This is the 50-year anniversary of the landing on the moon on July 20, 1969. For those who grew up in the 1960s and remember the moon landing, they understand its significance. I am writing for everyone else.

The USSR (former Soviet Union) and the USA were in middle of the Cold War. There was a space race between the USSR and the United States as to which country would be the first to send a person to the moon.

There was much riding on which would be the first country to land on the moon. It was a battle between the leader of the free world and the leader of the communist countries. The country that would win could argue that this is proof that their political system is the better one.

The moon was a mysterious place that captured people’s imaginations for years. There had been many books and films about whether there was life on the moon. Thus, people were excited to find out what was really there.

As Captain James T. Kirk stated in the opening of Star Trek: “Space, the final frontier.” The USSR and the USA wanted to control space. The moon was the most high-profile target, but being the country that can be up in the orbit over Earth would give them a strategic advantage.

For some, the goal of space exploration was to lead to the creation of weapons that could be used from space to attack earth. The country that could control space would be the country that could dominate Earth.

This fear was first seen on Oct. 4, 1957, when Sputnik 1 successfully launched and entered Earth’s orbit. The successful launch shocked the world, giving the USSR the distinction of putting the first human-made object into space.

President John F. Kennedy famously proclaimed on May 25, 1961, that America will land a man on the moon by the end of the decade. He made this comment a month after Yuri Gagarin was the first human to be in orbit.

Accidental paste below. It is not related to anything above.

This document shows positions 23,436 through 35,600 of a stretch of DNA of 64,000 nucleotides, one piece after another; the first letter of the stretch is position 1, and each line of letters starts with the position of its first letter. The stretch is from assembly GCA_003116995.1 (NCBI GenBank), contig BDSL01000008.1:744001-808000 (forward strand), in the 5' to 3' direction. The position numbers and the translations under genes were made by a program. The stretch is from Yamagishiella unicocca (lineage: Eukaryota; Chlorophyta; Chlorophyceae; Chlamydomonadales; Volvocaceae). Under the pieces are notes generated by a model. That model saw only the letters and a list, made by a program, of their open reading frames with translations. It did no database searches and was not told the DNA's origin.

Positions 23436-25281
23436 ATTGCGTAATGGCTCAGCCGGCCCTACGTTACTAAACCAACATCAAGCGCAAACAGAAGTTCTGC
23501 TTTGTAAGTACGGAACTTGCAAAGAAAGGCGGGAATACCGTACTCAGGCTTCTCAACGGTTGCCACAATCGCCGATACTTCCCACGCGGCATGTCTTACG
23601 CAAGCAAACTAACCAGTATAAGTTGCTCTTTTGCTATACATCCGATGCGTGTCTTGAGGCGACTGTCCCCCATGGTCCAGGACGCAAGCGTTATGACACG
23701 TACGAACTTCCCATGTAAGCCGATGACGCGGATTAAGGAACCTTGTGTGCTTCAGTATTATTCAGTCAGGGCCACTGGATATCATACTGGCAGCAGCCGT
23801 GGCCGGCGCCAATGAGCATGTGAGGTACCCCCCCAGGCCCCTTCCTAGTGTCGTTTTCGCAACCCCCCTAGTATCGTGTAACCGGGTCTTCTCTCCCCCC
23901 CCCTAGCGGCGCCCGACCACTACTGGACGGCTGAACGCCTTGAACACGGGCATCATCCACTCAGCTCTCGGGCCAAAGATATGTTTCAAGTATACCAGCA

It was not until February 20, 1962, when John Glenn became the first American to reach orbit and circle the earth. He later became a United States senator. The globe in Flushing Meadows Park from the 1964 World’s Fair with the three rings around it represents the three orbits that Glenn made around the earth.

The excitement in the space race filtered down to the children. In the 1960s, boys wanted to become an astronaut when they got older.

I have seen a few of the documentaries showing the Apollo 11 flight and moon landing. It is amazing that they were able to send three astronauts to the moon and have two of them, Neil Armstrong and Buzz Aldrin, walk on the moon with what we would consider antiquated technology.

The excitement of the landing was not only felt in America but all over the world. People were riveted to the television sets watching the landing. Also, post landing the astronauts did a whirlwind tour and were treated like rock stars.

I was fortunate to have met Buzz Aldrin ten years ago. He was on a book tour and I heard him speak at a Barnes and Noble. I bought two of his books, which he signed. I do not have any pictures because unlike the cameras on the lunar module, my camera malfunctioned.

The Apollo 11 landing did capture our imagination 50 years ago. However, it was short-lived. The title of Buzz Aldrin’s book Magnificent Desolation summed up the feeling. The moon was not the exotic fascinating place that it had been portrayed as; it looked like a desert. The goal of reaching the moon was completed and then it was time to move on.

Apollos 12 and 14-17 all landed on the moon. I admit I do not recall any of the astronauts. By the end of 1972, the Apollo project was scrapped.

There have been other manned trips into space, none of which garnered the excitement of the first moon landing. In the past 50 years, the one space flight that most people know about was one that ended in tragedy, when the Challenger blew up in flight in 1986. Unmanned craft have gone to the end of the universe that a manned craft could not have. Other people know about Apollo 13 because of a movie made about the flight.

Fifty years have passed since the moon landing. As Americans, we should be proud of what they accomplished. It shows what can be done when there is the will to achieve a goal.

Warren S. Hecht is a local attorney. He can be reached at This email address is being protected from spambots. You need JavaScript enabled to view it.